4.2.1) Motorola


    68xx
    65xx                                   LCD
    -----.                                .-----
     D0  |--------------------------------| D0
     :   |               :                |
     D7  |--------------------------------| D7
       _ |                                |   _
     R/W |--------------------------------| R/W
         |   .----------------------------| RS
         |   |                    .---.   |
     E   |------------------------|   |   |
         |   |                    |   |   |
     A0  |---'  .----------.      | & |---| E
     A1  |------| (Decode) | |\   |   |   |
     :   |  :   |active low|-| O--|   |   `-----
     A15 |------|  output  | |/   `---'
    -----'      `----------'

        Motorola bus interface

    4.2.2) Intel

Because Intel (e.g. 8080, 8085, 8048) and Zilog (e.g. Z80) CPUs use separate read and write lines, and they are not set up ahead of time, R/W as well as RS must be set via address lines. Then the Enable signal may be generated from NOT(/RD AND /WR):


   Intel
   -----.
        |                    .----------.
    A15 |--------------------|          |
    :   |                 :  | (Decode) |
    A8  |--------------------|          |
        |     .--------.     |  active  |--.
        |     | '373 A7|-----|   low    |  |
    ALE |-----| latch  |  :  |  output  |  |
        |     |      A2|-----|          |  |            LCD
        |     |      A1|---. `----------'  |          .-----
        |     |      A0|-. |               |          |
        |     `--------' | |               |          |  _
        |       |    |   | `--------------------------|R/W
        |       | .. |   `----------------------------|RS
        |       |    |                     |          |
    AD7 |------------*--------------------------------|D7
    :   |   :   |                          |      :   |
    AD0 |-------*-------------------------------------|D0
        |                                  |  .----.  |
        |         .-----.                  `--| OR |  |
    /RD |---------|  &  |                     |    |O-| E
        |         |     |---------------------|    |  |
    /WR |---------|     |                     `----'  |
        |         `-----'                             `-----
   -----'

    4.2.3) Zilog


Z80
   _ |         .------.                                          _
  RD |------*--| S  Q |--------------------------------------- R/W
   _ |      |  |      |
  WR |---*--+--| R    |
     |   |  |  `------'
         |  |  .---.                                 .---.
         |  `--| & |O--*-----------------------------|   |--- E
         `-----|   |   |  .---.     R       .---.    | & |
               `---'   `--|   |O--/\/\/--*--| & |O---|   |
                          `---'          |  `---'    `---'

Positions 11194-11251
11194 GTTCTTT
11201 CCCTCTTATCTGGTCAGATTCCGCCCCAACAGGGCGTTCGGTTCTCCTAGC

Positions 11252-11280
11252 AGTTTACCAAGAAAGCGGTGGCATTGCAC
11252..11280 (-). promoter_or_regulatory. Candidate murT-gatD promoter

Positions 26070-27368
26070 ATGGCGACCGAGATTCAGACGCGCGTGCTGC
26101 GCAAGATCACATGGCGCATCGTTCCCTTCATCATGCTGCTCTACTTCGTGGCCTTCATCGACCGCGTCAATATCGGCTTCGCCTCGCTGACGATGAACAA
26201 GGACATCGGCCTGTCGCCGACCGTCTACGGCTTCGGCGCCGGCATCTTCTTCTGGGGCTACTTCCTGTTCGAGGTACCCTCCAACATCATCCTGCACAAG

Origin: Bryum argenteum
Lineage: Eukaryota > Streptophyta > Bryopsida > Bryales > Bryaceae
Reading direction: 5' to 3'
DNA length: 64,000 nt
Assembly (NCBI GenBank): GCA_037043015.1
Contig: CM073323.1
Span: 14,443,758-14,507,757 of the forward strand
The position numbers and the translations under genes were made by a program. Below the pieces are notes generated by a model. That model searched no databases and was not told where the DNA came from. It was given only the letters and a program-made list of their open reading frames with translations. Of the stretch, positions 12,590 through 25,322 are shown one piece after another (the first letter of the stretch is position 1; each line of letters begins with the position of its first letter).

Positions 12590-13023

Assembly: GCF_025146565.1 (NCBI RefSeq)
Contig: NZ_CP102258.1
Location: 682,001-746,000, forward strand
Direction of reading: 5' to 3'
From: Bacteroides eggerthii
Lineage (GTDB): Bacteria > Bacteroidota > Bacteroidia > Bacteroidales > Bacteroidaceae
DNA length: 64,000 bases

C ===
                                       __|_
                                      / / /

NB. R & C must be chosen to delay the rising edge of the enable pulse at least 140ns.

Using the data bus method limits CPU clock speed because of the tDDR read delay and the TcycE and PWEH requirements of the Hitachi controller.

(Section 5.2 by Doug Girling and Chris Burian)


  4.3) Interfacing to a CPU Port

In the case where a direct bus interface is not desired, or is impractical (e.g., many microcontrollers don't provide an external data/address bus, or do so at the expense of reassigning too many pins), the LCD module can be connected via an I/O port.

Whether you use a 4-bit or an 8-bit interface, those port pins driving the LCD's data lines must be bidirectional if you wish to read from the LCD. Remember too that you'll have to write your code to switch the port's data direction bits whenever you switch from reading to writing or visa versa. If you don't expect to ever be reading back from the LCD, you can conserve resources by grounding R/W, saving a pin, and thus using digital outputs instead of bidirectional ports.

You may be able to eliminate the need for a software-generated enable (E) signal if the particular port you are using automatically generates a handshake strobe. In practical terms, most ports only generate a stobe on output, and expect a strobe on input, so this approach is most likely applicable to write-only configurations.


    4.3.1) 4-Bit Port Interface

This interface is to drive the module in 4-bit mode using 7 I/O bits from a port.


        |     .--------
        |     |
    .7 |<--->| DB7
    .6 |<--->| DB6
    .5 |<--->| DB5
    .4 |<--->| DB4
    .3 |---->| R/W
    .2 |---->| RS
    .1 |---->| E
    .0 |--nc |
        |     `--------

First, put the most significant nybble on P7-P4, and the appropriate R/W and RS signals on P3 and P2, and P1 low. Then toggle P1 high. Then toggle P1 low again. Then put the least significant nybble on P7-P4, toggle P1 high, toggle P1 low. Forty microseconds later, you can send the next character.

Sample in-line assembly code, by Jordan Nicol, for implementation under Dunfield's Micro-C for the Miniboard can be found on ftp cher.media.mit.edu. It uses port pins PA7-PA3 for 4-bit data and PC6 and 7 for RS and E.